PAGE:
Note: The content of the article is inspired by Happy Muslim Family, which is an online portal that helps married Muslims achieve happiness in their marriage.
a) The institution of a practicable method of market: –
The first object of the distribution of wealth is that it would be the way of establishing on earth a system of economy that’s natural and practicable, and which, without using any compulsion or force, enables every person to work in a standard manner according to his skill, his ability, his own choice and liking, so that his actions might be more fruitful, healthy and practical. And this can’t be procured without a healthy relationship between the employer and the worker, and with no proper utilization of this natural power of supply and demand. That’s why Islam does acknowledge these variables. A comprehensive indication of the principle is to be found in the next verse: –
The status of “proper usage” was assumed because it’s possible to generate an improper use of forces, and it’s been the case under Capitalism. Islam has struck at the very root of such an improper use and has thus eradicated the unbridled exploitation of personal property.
b) Letting everyone to get what is rightfully due to him:-
The next thing of the Islamic system of this distribution of wealth is to allow everyone to get what’s rightfully his. However, in Islam, the concept and standards of the right is somewhat different from what it is in different systems of economy. Under materialistic financial systems, there’s only 1 method of obtaining the right to “riches”, and that’s a direct involvement in the process of manufacturing.
In other words, only those variables which have taken a direct Part in creating riches are supposed to be eligible for a share in “wealth”, and nobody else. To the contrary, the fundamental principle of Islam in this regard is that “wealth” is, in principle that the land, of Allah Himself and He alone could lay down the rules about how it is to be utilized. So according to the Islamic viewpoint, not just those who have directly engaged in the creation of wealth but those to whom Allah has made it compulsory upon others to help, would be the valid sharers in wealth. Therefore, the poor, the helpless, and the destitute – they also have a right to riches. For Allah has made it obligatory on all those manufacturers of wealth among whom wealth is in the first place distributed that they ought to pass on to them a portion of their wealth. And the Holy Quran makes it quite explicit that in doing this they wouldn’t be obliging the poor and the needy at all, but only releasing their responsibility, for the poor and the destitute are eligible for a share in prosperity as a matter of right.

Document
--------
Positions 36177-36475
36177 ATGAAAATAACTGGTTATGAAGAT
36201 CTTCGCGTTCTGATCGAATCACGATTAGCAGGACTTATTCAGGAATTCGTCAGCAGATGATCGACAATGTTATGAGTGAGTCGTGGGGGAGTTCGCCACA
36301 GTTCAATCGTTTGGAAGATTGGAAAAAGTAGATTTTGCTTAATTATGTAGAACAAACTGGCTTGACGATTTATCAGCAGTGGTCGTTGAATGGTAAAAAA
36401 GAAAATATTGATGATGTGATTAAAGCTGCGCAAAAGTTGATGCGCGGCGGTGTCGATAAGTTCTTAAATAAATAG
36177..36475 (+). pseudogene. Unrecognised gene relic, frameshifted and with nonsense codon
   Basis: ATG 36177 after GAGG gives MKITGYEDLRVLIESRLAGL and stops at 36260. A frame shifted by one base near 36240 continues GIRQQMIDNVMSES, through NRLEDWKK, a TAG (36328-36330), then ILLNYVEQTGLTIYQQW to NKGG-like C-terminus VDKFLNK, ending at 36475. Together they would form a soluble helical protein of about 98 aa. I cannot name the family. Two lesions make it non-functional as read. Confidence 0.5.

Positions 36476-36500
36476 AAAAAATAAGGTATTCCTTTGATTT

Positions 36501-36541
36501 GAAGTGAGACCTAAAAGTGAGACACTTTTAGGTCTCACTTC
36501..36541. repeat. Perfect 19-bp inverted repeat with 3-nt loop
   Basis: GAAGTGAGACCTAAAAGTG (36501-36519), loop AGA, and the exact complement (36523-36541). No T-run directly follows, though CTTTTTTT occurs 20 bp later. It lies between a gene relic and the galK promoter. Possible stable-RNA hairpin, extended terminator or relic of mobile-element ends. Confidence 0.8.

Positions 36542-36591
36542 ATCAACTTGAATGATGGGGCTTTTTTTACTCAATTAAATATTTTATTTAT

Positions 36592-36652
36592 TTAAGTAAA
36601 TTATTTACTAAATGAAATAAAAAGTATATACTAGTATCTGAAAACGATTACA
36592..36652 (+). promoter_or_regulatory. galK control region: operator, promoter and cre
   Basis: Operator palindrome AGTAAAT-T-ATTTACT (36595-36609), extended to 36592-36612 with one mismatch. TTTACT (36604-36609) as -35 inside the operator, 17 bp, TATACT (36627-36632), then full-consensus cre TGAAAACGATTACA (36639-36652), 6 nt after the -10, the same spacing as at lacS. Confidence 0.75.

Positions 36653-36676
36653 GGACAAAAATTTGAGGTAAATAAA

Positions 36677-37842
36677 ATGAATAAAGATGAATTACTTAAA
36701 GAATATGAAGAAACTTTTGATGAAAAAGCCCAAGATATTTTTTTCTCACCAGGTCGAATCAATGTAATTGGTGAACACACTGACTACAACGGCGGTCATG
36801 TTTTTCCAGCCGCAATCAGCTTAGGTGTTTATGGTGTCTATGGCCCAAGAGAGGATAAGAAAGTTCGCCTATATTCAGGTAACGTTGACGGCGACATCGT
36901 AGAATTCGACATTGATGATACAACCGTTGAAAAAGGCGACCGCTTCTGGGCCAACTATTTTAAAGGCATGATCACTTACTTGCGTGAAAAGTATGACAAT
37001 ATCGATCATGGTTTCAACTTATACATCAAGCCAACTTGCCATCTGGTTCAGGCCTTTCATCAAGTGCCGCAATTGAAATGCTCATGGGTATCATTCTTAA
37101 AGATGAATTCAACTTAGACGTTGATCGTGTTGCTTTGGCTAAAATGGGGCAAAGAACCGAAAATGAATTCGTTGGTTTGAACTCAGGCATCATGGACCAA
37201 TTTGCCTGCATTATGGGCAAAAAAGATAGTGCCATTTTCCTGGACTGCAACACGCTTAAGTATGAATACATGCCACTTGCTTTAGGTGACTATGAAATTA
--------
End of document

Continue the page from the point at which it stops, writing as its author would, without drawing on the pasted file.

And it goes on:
The word “directly” in Quranic verses makes it apparent that involvement in the process of creation isn’t the only source of this right to “riches”, and that the destitute and the poor have as great a right to “wealth” because its major owners. Thus Islam proposes to distribute wealth in this way that all people who have taken a role in production should get the reward for their contribution to the creation of wealth, and then all those too should get their share that Allah has given a right to “riches”.
c) Eradicating the concentration of wealth:
The next object of the distribution of wealth, which Islam considers to be very important, is that prosperity, rather than becoming concentrated in a few hands, ought to be permitted to circulate in the society as broadly as possible, so that the distinction between the rich and the poor ought to be narrowed down as much as is organic and practicable. The mindset of Islam in this regard is the fact that it’s not permitted any person or group to have a monopoly over the principal sources of wealth, but has given each member of this society an equal right to derive advantage from them. Mines, forests, un-owned barren lands, fishing and hunting, wild grass, rivers, seas, spoils of war etc., these are all main sources of wealth. Depending on them, every person may use them in an Islamic fashion based on his abilities and his labour without anyone being allowed to have any type of monopoly over them.
Beyond this, wherever human intervention is needed for the creation of wealth and a person produces some type of riches by devoting his resources and labour, Islam gives due consideration to the resources and labour therefore set up, and recognizes man’s right of property in the wealth generated. Everyone will get his share in line with the labour and resources spent by him.
However, in spite of the difference among societal degrees or ranks certain injunctions are laid down so as to maintain this distinction within such limits as are necessary for the establishment of a practicable method of market, so that wealth shouldn’t become concentrated in a few hands.
Of those three objects of the distribution of wealth, the first distinguishes Islamic market from Socialism, the third from Capitalism, and the second from both at exactly the exact same time.